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Oncology Information Center
Merck remains committed to advancing treatment for people with HIV
WHITEHOUSE STATION, N.J.--(BUSINESS WIRE)--Merck (NYSE: MRK), known as MSD outside the United States and Canada, announced today that the company has signed two licensing agreements for investigational HIV drug candidates. Additionally, the company announced plans to initiate a Phase II study for a proprietary investigational next generation non-nucleoside reverse transcriptase inhibitor, MK-1439.
"Despite the tremendous advances made over the past 20 years, there remains considerable unmet need in the treatment of HIV infection," said Robin D. Isaacs, M.D., vice president, infectious disease clinical research, Merck Research Laboratories. "Merck remains committed to improving on the standard of care for HIV therapy."
Merck signed a deal with Chimerix Inc. based in Research Triangle Park, NC, for CMX157, an investigational oral nucleoside reverse transcriptase inhibitor currently in Phase I clinical development. Under the agreement, Merck will receive an exclusive worldwide license and will be responsible for development and commercialization of CMX157.
Separately, the company signed an agreement with Yamasa Corporation based in Choshi, Japan, to develop EFdA (4’-ethynyl-2-fluoro-2’-deoxyadenosine), a novel nucleoside reverse transcriptase inhibitor candidate that is in preclinical studies and has shown antiviral activity toward highly resistant HIV strains. As part of the agreement, Merck will pay an up-front fee and future milestone payments in return for exclusive worldwide license rights. This candidate was discovered in collaboration with a group led by the world renowned HIV research scientist Dr. Hiroaki Mitsuya of Kumamoto University’s Center for AIDS Research in Japan.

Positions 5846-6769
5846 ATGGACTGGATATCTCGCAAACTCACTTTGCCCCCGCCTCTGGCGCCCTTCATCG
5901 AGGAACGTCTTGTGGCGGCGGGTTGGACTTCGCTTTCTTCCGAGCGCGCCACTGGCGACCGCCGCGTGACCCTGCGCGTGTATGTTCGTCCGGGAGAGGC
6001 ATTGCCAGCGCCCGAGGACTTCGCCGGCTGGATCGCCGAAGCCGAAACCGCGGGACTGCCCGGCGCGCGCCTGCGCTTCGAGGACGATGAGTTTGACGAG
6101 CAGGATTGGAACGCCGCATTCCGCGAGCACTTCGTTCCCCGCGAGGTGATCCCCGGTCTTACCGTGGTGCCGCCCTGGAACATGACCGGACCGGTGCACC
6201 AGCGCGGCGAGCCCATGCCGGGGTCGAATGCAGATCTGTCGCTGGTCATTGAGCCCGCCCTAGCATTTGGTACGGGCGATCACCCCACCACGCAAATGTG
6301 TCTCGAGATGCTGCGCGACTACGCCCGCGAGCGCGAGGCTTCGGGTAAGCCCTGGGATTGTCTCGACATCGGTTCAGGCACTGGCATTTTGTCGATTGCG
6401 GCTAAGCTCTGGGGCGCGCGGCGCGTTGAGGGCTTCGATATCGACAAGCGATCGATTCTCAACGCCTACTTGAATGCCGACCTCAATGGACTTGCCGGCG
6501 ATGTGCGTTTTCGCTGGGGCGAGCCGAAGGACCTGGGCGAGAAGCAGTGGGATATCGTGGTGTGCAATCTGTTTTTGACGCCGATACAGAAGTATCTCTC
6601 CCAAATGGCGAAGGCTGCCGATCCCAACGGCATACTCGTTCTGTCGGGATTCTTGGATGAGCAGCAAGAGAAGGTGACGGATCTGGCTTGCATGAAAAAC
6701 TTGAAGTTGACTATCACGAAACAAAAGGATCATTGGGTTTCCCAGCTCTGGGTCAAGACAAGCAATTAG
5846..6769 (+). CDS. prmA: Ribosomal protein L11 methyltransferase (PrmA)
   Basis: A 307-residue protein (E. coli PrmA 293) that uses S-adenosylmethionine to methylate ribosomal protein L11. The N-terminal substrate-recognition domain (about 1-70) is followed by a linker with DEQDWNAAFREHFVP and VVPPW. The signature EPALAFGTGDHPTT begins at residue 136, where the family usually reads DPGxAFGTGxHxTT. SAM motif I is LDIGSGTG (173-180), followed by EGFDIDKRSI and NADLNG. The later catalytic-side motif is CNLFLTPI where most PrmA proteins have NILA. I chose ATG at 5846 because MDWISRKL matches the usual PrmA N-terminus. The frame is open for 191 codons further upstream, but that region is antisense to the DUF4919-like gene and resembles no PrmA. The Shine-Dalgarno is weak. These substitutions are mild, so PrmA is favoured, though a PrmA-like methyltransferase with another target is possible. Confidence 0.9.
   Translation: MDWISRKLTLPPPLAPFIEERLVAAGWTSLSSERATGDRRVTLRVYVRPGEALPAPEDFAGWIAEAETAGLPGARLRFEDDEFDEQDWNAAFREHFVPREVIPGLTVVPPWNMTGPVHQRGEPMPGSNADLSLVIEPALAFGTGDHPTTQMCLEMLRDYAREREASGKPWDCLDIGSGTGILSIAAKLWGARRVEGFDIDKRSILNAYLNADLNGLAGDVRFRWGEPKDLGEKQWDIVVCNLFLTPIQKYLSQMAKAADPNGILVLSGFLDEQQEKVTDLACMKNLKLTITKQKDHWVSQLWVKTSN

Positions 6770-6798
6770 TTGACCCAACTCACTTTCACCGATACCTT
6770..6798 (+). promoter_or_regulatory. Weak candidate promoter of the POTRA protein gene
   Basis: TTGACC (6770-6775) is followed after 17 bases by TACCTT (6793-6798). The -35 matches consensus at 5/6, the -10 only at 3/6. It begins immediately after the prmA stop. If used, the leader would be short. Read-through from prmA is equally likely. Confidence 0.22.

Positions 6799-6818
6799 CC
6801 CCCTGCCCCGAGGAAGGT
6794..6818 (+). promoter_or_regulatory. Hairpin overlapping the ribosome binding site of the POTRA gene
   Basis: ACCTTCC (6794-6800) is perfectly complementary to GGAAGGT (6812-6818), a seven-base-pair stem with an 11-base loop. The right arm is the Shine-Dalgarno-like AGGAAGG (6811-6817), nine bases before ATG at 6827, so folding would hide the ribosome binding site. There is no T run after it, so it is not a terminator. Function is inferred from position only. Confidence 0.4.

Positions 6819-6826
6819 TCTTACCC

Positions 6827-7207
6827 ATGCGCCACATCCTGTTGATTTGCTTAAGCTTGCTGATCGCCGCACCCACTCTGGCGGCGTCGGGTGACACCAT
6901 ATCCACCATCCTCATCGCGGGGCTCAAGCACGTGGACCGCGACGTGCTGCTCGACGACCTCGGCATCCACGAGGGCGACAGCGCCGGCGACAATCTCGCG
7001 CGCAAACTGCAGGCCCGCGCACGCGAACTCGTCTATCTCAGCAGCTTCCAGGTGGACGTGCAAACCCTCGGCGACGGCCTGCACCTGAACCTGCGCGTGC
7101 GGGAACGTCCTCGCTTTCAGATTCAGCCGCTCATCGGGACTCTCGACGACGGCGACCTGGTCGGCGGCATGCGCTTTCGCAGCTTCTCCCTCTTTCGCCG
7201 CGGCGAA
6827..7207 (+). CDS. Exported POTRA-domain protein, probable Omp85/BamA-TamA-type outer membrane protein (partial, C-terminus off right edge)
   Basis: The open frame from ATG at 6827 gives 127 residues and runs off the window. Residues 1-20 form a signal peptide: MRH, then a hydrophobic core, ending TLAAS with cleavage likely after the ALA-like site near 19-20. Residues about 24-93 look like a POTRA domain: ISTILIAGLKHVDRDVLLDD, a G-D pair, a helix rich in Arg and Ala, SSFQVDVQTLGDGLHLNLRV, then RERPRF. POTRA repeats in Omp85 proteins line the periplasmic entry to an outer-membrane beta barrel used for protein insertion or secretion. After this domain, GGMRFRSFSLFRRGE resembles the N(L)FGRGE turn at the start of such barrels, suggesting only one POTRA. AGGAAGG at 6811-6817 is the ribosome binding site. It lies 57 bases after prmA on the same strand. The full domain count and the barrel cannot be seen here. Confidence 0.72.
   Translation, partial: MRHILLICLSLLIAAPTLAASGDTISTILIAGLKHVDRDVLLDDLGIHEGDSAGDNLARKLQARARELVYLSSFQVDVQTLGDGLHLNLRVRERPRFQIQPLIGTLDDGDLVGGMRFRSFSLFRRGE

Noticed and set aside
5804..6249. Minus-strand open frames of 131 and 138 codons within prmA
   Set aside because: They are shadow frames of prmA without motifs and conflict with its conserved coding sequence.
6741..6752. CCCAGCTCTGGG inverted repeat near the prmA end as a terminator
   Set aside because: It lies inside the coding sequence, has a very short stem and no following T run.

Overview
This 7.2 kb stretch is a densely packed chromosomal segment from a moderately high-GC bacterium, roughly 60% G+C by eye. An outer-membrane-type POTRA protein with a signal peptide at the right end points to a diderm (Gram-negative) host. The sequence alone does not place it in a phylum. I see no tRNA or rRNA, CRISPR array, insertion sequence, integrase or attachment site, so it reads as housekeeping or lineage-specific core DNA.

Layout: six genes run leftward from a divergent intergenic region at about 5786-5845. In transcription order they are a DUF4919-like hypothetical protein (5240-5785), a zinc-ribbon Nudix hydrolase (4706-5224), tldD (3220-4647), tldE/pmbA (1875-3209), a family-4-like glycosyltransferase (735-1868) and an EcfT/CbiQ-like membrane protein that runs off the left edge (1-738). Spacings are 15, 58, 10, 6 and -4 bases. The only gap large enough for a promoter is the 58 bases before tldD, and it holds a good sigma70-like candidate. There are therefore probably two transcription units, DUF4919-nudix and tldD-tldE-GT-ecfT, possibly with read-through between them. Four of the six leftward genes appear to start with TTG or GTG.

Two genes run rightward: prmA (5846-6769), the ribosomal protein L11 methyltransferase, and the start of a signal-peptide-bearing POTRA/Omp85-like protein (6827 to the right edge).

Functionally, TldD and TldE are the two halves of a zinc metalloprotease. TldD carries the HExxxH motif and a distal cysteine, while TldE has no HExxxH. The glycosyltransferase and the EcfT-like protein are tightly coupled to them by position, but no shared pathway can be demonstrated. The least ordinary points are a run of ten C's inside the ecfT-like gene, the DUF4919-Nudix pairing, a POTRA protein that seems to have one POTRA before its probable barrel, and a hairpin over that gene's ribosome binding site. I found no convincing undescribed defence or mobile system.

In addition, Merck announced plans to advance into Phase IIb clinical trial an internally developed candidate, MK-1439, a next-generation non-nucleoside reverse transcriptase inhibitor. Merck is initiating a dose-ranging clinical trial to evaluate the safety and tolerability and efficacy of MK-1439 in HIV positive, treatment-naive patients compared to efavirenz, both in combination with Truvada. The trial is expected to commence in September. More information is available at http://clinicaltrials.gov/ using Identifier: NCT01632345.
Merck's history in HIV research and access
Merck has been engaged in the fight against HIV/AIDS for more than two decades. In 1988, Merck researchers were the first to demonstrate that inhibiting the protease enzyme would prevent replication of HIV; the following year, Merck scientists published the first crystal structure for HIV protease. Years later, Merck scientists were the first to demonstrate inhibition of HIV integrase in vitro and in vivo. Currently Merck scientists are actively pursuing HIV research against at least five distinct targets and have several HIV compounds in development. Since our first HIV medicines became available, Merck has worked to expand access to these medicines, including through partnerships with others.
Today's Merck is a global healthcare leader working to help the world be well. Merck is known as MSD outside the United States and Canada. Through our prescription medicines, vaccines, biologic therapies, and consumer care and animal health products, we work with customers and operate in more than 140 countries to deliver innovative health solutions. We also demonstrate our commitment to increasing access to healthcare through far-reaching policies, programs and partnerships. For more information, visit www.merck.com and connect with us on Twitter, Facebook and YouTube.
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The following factors, among others, could cause actual results to differ from those set forth in the forward-looking statements: the possibility that the expected synergies from the merger of Merck and Schering-Plough will not be realized, or will not be realized within the expected time period; the impact of pharmaceutical industry regulation and health care legislation; the risk that the businesses will not be integrated successfully; disruption from the merger making it more difficult to maintain business and operational relationships; Merck’s ability to accurately predict future market conditions; dependence on the effectiveness of Merck’s patents and other protections for innovative products; the risk of new and changing regulation and health policies in the U.S. and internationally and the exposure to litigation and/or regulatory actions.
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Ian McConnell, 908-423-3046
Carol Ferguson, 908-423-4465